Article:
In one of the Catholic NFP Facebook groups I’m in, many of the members and I had a lengthy discussion about what it means to be open to life. (I’m going to assume that most of my readers are familiar with that term; if not, there is a good overview by Jennifer Fulwiler here.)
During the course of the thread, we came up with what we call “The Open Door Analogy” as a way to explain what it means to be open to life, and how it’s possible to practice responsible parenthood and avoid pregnancy while still being open to life. It’s not a perfect analogy, but I think it works pretty well.
You and your spouse own a home. You both very much enjoy throwing parties in your home. However, you aren’t yet ready to have other people attend your parties. You’d prefer to keep your parties private for the time being. Maybe you don’t have the money to cater a party with a lot of guests; maybe you have health concerns that preclude giving public parties. Whatever your reason, you prefer, for now, to keep your parties limited to you and your spouse.
However, you know from experience that there’s a roving group of party-goers who will show up at a certain time every month, hoping for a party invitation. Many of them attend parties by invitation, but some of them will enter the house if they so much as suspect there is a party going on, even if they are uninvited. They are only in the neighborhood about six days of the month, but you never know for sure when they might show up. You’re only able to tell when they arrive and when they leave.
You know that parties need party guests, and you don’t fault these party-goers for looking for a party when they know parties are happening. But since you and your spouse have carefully discerned good reasons to have private parties for now, you decide to throw your parties only when you are pretty sure that the party-goers aren’t in the neighborhood.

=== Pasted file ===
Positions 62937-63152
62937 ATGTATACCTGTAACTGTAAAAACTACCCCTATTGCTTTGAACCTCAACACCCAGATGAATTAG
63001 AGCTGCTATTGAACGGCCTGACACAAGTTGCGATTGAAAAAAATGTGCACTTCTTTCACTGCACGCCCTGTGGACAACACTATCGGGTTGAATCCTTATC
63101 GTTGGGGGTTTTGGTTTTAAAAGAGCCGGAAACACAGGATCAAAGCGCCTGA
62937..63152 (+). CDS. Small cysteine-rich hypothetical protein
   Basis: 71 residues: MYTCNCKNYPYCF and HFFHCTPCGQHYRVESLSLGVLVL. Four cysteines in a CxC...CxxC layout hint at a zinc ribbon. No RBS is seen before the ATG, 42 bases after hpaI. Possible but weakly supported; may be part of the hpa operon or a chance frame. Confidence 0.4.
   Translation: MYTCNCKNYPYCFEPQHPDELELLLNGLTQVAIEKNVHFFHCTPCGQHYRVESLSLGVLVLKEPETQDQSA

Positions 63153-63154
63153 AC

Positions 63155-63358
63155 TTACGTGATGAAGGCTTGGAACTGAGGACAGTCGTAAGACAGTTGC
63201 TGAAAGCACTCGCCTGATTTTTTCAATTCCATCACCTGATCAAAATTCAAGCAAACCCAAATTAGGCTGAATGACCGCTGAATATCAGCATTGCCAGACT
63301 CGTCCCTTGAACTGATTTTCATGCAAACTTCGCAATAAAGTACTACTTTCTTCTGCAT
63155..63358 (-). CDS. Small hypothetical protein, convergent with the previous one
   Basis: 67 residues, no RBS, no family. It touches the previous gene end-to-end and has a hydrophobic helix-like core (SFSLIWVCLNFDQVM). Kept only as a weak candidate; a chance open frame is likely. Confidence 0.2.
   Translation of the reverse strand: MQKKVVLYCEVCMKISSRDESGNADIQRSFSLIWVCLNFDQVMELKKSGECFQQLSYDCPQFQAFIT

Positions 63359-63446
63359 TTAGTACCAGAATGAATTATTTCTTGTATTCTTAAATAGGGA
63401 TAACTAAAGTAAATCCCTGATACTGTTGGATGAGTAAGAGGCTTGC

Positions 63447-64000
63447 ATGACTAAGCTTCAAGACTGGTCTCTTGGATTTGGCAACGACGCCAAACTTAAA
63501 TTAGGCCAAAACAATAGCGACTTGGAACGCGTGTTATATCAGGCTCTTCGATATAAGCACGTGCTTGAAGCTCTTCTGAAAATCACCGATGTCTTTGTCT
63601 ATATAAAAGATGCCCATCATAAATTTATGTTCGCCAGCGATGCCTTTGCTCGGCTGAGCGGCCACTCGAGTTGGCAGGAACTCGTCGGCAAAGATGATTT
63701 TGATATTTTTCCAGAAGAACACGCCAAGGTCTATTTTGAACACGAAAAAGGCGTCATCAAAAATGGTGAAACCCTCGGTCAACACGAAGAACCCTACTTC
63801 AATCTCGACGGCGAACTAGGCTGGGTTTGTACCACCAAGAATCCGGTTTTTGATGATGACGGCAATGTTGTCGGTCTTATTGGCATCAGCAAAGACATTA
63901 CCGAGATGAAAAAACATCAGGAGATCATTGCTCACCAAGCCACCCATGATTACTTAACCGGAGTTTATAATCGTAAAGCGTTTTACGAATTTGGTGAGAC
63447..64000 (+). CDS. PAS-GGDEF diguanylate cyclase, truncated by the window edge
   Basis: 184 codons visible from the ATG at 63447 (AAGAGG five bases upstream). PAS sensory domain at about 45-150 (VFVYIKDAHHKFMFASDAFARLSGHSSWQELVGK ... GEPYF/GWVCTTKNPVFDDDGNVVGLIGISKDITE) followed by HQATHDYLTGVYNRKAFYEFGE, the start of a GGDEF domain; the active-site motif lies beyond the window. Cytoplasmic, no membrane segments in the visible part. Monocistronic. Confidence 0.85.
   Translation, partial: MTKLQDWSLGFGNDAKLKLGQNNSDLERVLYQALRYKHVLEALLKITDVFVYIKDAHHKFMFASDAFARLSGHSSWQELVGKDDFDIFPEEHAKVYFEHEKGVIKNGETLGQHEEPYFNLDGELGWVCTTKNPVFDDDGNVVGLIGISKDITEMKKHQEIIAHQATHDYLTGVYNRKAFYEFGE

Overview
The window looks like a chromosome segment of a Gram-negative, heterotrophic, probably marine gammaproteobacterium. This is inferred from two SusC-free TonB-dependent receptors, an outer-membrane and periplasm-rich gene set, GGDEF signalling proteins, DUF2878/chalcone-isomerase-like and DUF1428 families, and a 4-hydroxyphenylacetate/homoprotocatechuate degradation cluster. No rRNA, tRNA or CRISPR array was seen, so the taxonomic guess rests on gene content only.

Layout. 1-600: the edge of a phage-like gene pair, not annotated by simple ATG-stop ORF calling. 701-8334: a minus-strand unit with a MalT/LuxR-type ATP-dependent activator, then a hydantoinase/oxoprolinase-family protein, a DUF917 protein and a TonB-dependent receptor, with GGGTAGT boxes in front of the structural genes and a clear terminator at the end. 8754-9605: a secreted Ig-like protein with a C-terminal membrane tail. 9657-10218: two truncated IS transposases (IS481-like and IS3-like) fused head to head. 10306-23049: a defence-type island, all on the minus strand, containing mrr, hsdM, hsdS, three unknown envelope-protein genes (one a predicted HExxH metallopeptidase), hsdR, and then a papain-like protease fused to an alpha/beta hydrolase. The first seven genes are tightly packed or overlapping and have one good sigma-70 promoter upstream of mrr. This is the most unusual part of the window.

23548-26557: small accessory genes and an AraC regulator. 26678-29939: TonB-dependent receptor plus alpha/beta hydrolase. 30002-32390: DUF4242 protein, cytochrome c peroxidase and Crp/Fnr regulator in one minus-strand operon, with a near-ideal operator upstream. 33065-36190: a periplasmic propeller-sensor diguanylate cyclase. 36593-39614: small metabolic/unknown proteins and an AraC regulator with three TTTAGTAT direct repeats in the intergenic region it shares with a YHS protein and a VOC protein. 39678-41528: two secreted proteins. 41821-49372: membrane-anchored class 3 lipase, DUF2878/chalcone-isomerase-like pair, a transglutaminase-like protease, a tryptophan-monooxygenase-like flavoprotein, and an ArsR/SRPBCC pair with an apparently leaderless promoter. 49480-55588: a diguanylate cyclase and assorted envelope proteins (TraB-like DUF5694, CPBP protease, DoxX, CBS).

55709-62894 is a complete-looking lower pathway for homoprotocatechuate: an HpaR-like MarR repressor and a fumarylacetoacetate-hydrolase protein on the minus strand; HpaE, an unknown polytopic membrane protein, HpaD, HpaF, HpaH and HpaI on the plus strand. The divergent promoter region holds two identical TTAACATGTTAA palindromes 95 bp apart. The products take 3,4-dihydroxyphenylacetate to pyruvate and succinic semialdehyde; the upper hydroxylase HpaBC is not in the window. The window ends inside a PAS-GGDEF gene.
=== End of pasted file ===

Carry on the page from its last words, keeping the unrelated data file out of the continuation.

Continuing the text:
This strategy doesn’t sit well with you, because you know that party-goers are an essential part of every party, and you should really have a good reason not to invite other people to your parties. Instead of destroying people who want to attend, you think it’s better to have parties when the party-goers aren’t around, so that they don’t know what they are missing.
Even though you are not expecting any party-goers to be in the neighborhood when you throw your parties, given what you know about the party-goers and their patterns of behavior, you have no wish to deny them entry should they show up unexpectedly. After all, you’re having a party, and they are party guests!
So you keep your the door to your house open and unlocked just in case there happen to be random party-goers in the neighborhood who are looking for a party. You don’t put up barricades in front of your door or landmines on your lawn. You don’t do anything at all to prevent party-goers from attending, should they show up to the party. You do take advantage of the natural patterns of the party-goers in hopes that you can keep your parties private, but you aren’t actively discouraging party-goers from attending by use of barricades or land mines.
And if a party-goer unexpectedly comes in your door and joins your party? You get him a cold beverage, and thank him for coming.